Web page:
Move over cars, bike parking's coming

In the recent announcement of federal funding for Hobart bicycle infrastructure was $100,000 for on-road bike parking stations.

These kinds of bike parking stations are visible in many cities around the world and make a statement about the space allocated to car parking, with some stations taking up one or more car parking bays.

One popular format is to have bicycle hoops attached to an outline of a car to show how many bikes can be parked in the space taken up by one car.

London has installed covered bike shelter hangars for use by residents, which neatly fit into a car space.

On-road bike parking can also be incorporated into on-street bike infrastructure, such as this example from Washington.

Recently, Dutch bicycle maker UNION employed a covered mobile bike parking station that neatly fits into a car space in its Bikers First campaign for more bike parking.

Also in The Netherlands, Rotterdam has 27 bicycle platforms that it places in car parks around the city. After 3-6 months the city decides whether bike parking should be permanently built in that locations and moves the platform on to a new site. 

Good for business

A 2008 study in Lygon Street Melbourne found that while the average cyclist’s retail spending is only $16.20/hr compared to a car driver’s $27.00/hr, six bicycles can park in the space required for one car – therefore one car space equated to $27 per hour retail spending, while six bicycle spaces equate to $97.20 per hour.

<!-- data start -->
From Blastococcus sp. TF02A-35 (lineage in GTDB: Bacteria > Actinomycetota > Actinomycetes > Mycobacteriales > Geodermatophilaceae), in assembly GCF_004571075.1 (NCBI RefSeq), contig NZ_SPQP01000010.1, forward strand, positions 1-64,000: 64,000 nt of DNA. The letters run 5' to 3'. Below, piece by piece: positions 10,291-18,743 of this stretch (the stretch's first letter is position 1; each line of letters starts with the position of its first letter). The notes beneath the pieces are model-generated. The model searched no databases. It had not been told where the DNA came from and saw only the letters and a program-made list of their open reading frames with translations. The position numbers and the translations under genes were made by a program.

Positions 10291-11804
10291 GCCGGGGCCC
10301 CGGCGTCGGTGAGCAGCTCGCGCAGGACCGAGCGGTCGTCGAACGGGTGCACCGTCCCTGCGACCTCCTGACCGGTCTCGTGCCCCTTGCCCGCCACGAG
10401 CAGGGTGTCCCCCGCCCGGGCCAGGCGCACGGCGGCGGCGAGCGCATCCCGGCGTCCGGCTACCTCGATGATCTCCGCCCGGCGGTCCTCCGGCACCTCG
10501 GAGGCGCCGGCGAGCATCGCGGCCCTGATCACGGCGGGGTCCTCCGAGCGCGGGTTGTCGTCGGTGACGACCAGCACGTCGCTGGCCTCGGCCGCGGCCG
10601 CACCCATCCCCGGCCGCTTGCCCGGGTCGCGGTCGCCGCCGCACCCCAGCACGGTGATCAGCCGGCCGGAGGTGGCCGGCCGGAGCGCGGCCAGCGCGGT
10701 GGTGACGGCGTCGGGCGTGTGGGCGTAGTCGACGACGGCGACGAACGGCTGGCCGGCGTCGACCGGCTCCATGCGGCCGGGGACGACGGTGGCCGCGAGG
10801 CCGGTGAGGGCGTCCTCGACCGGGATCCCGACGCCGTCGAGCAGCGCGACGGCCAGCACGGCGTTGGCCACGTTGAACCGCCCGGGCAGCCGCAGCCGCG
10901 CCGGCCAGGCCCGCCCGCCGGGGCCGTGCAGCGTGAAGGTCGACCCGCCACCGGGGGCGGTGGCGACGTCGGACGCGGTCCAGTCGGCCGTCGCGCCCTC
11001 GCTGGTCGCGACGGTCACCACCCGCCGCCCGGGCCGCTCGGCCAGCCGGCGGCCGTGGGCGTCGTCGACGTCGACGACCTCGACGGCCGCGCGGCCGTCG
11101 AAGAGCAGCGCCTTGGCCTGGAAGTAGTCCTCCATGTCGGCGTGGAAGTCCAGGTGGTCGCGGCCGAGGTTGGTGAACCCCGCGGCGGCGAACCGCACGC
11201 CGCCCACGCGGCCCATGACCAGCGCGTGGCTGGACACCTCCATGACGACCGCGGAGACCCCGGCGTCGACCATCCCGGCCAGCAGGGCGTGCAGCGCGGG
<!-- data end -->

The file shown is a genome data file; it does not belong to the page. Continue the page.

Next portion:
Following the research, the City of Melbourne converted two car parking bays to bike parking  to provide space for up to 24 bikes.

When the City of Melbourne surveyed businesses after the bike parking was in place, 72% said the bike parking had benefited their business and 63% wanted to see more of it. 

Hobart sites

Two of the most utilised bike parking stations in Hobart are undercover: the Argyle Street hoops outside the Hobart Private Hospital and the hoops next to the State Library.

Because there are so few undercover sites around Hobart to park bikes, there may be demand for covered bike parking stations, similar to these bus shelter style New York parking stations.

Other sites which could do with some bike parking or more parking include Elizabeth Street mall, Hobart Town Hall, Collins Street, North Hobart, Bathurst Street and outside Teros in Elizabeth Street.

What do you think? Where could bike parking take over a car space and what should it look like?